Mana tau? Boleh menang! Banyak duit!’ he said to me. (Who knows? You might win! Lots of money)

I’ve given up on these competitions because, heck I never win anything. But I thought so far tonight, I’ve done some things that are unlike me. Firstly, I studied google map like I was studying for an IB exam. And I did not get lost to the restaurant. Secondly, I asked for directions. Who knows? Perhaps this new change in attitude would lead to me miraculously winning RM 30k. I filled up the form gladly and almost, smugly.

I left the petrol station, feeling rejuvenated. My spirits were soaring and I thought. Yeah. That is what has been wrong with me. My attitude. Eizwan was right. Unlike the rest of my family, he never believed in the KL curse. He always believed that it was in my mind – that things can always change, that things can get better, if only I wasn’t so insecure of myself.

So true, I thought as I drove down the road. With newfound confidence, I found my way through a series of complicated roads back onto the Federal Highway. I put on Free Bird at very high volumes that my car shook. I Looked like a teen on crack. But it doesn’t matter. Because I am Free Bird. Won’t you fly high free bird, yeeaaaaah!

But of course, in true Adlina fashion, I took the wrong turn as I was getting onto the Federal Highway and got lost again….

Lord help me, I can’t chaaaaange.

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The Housing Dilemma

Before Eizwan and I got married, Eizwan’s parents cornered (in a good way of course, not in a rattlesnake in the bedroom and all the doors and windows are locked kinda way) and asked us where we were planning to live. As with all parents, the most harmless of questions usually lay a TEH SERIUZ issue underneath.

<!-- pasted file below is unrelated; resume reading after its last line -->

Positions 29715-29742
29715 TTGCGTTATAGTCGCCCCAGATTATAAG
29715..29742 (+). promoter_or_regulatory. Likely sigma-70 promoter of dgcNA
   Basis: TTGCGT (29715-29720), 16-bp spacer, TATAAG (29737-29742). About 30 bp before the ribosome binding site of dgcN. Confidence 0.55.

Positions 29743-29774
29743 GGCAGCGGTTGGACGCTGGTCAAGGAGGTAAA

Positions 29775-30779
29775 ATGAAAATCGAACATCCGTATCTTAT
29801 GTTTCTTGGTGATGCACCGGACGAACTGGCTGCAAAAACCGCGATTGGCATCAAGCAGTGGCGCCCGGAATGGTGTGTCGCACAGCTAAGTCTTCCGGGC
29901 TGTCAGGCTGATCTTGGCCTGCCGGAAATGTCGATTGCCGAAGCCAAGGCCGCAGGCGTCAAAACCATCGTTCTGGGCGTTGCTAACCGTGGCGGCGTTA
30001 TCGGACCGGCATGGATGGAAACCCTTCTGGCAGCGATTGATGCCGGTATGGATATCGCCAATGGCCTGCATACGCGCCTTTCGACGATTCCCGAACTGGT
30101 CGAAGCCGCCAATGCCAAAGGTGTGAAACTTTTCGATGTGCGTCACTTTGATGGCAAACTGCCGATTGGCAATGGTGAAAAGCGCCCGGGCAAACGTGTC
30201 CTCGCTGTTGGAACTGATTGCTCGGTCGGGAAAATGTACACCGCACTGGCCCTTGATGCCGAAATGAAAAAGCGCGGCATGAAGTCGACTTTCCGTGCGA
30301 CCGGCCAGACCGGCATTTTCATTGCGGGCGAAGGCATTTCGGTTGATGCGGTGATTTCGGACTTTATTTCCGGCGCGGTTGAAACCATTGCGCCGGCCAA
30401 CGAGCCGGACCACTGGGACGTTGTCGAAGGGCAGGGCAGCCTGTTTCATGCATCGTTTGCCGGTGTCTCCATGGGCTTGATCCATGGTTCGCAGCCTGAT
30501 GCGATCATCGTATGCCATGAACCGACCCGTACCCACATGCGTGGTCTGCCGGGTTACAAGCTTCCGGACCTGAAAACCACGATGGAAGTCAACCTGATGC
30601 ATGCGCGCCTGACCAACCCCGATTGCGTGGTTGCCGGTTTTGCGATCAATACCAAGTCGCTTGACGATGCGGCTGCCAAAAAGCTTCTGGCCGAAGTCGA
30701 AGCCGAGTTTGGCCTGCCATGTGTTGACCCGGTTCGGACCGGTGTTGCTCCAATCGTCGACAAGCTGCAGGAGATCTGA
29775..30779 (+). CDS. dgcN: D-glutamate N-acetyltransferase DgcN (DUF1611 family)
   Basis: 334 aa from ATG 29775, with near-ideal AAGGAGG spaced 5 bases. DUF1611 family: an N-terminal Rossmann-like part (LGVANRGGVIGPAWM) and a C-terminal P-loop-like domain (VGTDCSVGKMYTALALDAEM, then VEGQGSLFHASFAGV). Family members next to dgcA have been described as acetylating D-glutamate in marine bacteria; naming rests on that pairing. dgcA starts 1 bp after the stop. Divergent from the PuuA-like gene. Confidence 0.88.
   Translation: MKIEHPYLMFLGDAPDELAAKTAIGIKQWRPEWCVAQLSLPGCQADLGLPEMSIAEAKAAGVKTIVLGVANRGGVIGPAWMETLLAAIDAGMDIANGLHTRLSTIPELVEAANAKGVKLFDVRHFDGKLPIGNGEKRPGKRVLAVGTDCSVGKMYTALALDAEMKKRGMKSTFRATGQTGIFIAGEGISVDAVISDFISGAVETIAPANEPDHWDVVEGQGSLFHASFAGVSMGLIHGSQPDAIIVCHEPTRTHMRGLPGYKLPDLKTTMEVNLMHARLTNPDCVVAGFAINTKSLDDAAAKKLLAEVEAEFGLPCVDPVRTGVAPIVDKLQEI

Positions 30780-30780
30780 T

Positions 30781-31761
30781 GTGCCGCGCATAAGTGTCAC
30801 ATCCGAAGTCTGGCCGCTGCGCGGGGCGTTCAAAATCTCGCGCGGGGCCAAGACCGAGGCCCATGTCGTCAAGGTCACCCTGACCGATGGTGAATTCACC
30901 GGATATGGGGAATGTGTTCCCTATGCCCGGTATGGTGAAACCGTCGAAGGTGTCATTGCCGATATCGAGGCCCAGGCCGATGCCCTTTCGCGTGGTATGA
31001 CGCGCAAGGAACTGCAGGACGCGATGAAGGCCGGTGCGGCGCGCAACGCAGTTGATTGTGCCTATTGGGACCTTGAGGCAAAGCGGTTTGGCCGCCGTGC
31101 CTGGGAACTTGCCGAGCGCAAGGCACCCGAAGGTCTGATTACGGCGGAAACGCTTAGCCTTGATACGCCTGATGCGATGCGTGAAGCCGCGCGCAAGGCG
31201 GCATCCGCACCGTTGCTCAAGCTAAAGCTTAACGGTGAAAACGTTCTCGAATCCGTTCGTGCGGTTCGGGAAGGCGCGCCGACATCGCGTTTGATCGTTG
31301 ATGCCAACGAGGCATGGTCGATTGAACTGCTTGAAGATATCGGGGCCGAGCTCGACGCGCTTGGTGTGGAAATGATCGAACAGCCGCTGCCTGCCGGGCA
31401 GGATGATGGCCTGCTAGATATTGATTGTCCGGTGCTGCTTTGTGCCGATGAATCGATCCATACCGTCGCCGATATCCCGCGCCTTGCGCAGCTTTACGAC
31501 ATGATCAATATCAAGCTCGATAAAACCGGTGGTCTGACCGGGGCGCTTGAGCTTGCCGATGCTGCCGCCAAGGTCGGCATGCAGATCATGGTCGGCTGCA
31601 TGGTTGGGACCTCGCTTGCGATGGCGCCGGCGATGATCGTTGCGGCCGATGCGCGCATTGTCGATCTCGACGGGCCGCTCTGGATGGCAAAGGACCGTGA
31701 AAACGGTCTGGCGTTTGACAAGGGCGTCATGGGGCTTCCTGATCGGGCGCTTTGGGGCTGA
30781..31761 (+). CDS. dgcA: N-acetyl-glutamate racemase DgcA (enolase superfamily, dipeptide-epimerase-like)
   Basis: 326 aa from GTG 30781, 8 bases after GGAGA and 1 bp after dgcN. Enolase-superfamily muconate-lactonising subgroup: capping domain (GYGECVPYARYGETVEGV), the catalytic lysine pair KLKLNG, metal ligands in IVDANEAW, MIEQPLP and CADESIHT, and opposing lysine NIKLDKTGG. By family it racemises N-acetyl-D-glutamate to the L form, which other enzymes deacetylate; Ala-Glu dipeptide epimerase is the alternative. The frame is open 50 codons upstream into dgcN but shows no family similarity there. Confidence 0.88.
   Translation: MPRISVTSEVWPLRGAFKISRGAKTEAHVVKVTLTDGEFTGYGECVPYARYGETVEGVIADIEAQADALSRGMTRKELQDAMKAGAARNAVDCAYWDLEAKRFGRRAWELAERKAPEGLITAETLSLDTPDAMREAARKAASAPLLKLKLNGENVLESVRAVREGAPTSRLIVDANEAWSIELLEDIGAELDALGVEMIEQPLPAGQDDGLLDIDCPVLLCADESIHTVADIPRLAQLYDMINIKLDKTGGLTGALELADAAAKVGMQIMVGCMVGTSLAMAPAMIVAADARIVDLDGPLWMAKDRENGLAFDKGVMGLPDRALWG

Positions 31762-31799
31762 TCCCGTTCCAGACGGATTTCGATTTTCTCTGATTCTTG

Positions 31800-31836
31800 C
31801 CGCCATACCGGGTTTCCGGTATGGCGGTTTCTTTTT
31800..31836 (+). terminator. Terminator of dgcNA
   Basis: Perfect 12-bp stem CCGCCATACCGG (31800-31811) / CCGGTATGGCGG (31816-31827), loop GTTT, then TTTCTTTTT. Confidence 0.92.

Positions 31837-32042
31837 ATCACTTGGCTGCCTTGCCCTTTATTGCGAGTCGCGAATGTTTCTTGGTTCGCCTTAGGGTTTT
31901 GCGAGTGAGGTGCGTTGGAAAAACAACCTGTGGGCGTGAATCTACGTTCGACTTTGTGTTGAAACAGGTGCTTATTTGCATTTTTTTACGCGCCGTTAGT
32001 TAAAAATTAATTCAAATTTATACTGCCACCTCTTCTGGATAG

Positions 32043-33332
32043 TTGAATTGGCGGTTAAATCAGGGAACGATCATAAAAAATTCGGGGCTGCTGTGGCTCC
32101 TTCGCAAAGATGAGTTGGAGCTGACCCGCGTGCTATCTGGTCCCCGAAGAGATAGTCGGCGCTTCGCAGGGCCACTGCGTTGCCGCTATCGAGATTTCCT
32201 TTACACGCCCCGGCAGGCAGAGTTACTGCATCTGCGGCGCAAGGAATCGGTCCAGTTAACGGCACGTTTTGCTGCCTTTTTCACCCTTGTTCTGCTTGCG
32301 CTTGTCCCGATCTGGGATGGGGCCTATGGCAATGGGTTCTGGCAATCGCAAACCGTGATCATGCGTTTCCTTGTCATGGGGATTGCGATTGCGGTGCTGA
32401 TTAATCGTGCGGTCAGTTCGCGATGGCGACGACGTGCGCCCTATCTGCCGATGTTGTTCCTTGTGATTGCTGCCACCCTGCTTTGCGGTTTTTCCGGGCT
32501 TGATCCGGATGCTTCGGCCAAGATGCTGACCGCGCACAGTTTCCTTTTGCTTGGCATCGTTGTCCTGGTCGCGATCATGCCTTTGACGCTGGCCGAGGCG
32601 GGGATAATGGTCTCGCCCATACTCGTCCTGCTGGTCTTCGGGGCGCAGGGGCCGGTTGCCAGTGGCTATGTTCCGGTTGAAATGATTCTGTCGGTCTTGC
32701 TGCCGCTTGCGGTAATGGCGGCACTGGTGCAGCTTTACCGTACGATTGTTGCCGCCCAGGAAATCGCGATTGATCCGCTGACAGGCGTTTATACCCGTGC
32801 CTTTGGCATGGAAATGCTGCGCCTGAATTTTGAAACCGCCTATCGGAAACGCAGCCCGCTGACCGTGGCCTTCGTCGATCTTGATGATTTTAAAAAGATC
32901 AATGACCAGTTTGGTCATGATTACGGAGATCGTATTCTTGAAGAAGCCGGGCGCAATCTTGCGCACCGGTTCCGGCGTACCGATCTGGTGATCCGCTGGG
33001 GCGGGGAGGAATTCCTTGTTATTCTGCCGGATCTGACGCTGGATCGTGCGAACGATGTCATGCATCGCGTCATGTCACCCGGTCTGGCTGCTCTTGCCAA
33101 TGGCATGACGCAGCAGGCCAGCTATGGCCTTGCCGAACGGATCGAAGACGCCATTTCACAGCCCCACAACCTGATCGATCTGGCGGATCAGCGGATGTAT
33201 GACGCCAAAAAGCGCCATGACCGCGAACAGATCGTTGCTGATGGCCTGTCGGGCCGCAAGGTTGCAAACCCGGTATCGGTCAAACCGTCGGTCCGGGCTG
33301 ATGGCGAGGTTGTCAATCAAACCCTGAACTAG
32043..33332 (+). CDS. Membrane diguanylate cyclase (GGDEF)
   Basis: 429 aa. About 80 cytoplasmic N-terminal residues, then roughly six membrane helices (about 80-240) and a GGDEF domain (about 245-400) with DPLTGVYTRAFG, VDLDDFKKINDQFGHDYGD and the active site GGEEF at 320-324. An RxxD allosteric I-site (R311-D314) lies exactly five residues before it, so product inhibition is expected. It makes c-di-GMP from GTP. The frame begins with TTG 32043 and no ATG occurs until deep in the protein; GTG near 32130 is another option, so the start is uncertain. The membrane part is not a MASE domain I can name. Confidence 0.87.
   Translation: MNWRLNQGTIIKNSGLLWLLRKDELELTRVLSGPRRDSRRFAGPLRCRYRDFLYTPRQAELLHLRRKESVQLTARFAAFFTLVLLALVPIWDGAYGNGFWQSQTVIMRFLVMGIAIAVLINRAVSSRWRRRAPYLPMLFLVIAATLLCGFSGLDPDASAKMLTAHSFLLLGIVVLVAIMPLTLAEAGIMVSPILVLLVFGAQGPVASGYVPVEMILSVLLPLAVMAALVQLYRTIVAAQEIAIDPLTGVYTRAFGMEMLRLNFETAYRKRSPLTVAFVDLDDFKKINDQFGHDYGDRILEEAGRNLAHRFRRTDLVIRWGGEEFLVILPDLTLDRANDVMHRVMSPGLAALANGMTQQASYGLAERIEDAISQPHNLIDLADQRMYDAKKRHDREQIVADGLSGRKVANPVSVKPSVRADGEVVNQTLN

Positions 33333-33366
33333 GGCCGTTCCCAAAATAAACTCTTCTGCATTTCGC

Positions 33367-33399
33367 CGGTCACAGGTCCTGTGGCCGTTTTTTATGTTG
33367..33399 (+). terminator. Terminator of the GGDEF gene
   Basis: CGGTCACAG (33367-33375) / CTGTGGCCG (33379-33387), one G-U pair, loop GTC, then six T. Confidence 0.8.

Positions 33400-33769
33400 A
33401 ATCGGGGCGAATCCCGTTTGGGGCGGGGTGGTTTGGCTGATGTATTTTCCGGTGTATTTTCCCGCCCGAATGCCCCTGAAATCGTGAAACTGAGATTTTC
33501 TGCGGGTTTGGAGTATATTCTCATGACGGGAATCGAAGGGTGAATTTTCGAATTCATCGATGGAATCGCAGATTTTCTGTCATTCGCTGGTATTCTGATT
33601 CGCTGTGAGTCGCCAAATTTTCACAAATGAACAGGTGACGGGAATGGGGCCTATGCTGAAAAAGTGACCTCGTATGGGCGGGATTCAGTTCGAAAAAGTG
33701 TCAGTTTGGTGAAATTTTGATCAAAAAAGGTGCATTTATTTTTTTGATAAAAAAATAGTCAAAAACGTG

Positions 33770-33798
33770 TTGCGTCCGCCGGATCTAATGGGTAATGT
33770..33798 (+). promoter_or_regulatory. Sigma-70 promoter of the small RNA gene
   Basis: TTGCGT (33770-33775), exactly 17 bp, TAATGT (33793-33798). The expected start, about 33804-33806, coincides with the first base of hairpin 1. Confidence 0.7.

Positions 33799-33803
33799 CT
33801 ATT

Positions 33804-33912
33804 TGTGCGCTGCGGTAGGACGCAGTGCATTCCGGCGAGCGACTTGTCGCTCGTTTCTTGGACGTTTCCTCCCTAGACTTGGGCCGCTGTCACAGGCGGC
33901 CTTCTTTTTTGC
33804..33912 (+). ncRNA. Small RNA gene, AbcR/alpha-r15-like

TEH SERIUZ issue was of course the issue about buying a house. They were concerned that we were not intending to buy a house – and although they did not want to convince us either way, they wanted to understand our thoughts about the future.

Granted, I must come across as an oddity. While I may consider myself as a real goofball, apparently, in real life, I come across as TEH SERIUZ person. Like very serious. The sort that has steel in her eyes, the one that will stop at nothing to pursue her goals.

Now, if only those goals weren’t as, well….weird. At that point, buying a house was really out of order. Because at that point, I was more than convinced that in a few years time, one way or another, I’d be on the Tardis and so, a mortgage would be an impractical burden when you’re off in space.

We told them that we would like to rent first. Of course, we left out the bit about me wanting to be with an alien out, that would just be awkward conversation. Regardless, I knew they were not particularly happy with that decision – a house is an important asset to have.

I kid. Inasmuch as I’d like to pretend I’m a goofy bunny, I’m really not. The decision not to buy came after a long thoughtful discussion and lots of research, consulting with esteemed economists and investment bankers (although post 2008, no one wanted to be friends with I-bankers, so this had to be done on the sly). It did not seem logical then, and with a huge investment already in place between the two of us, we opted not to buy a house of our own. We explained and our parents accepted.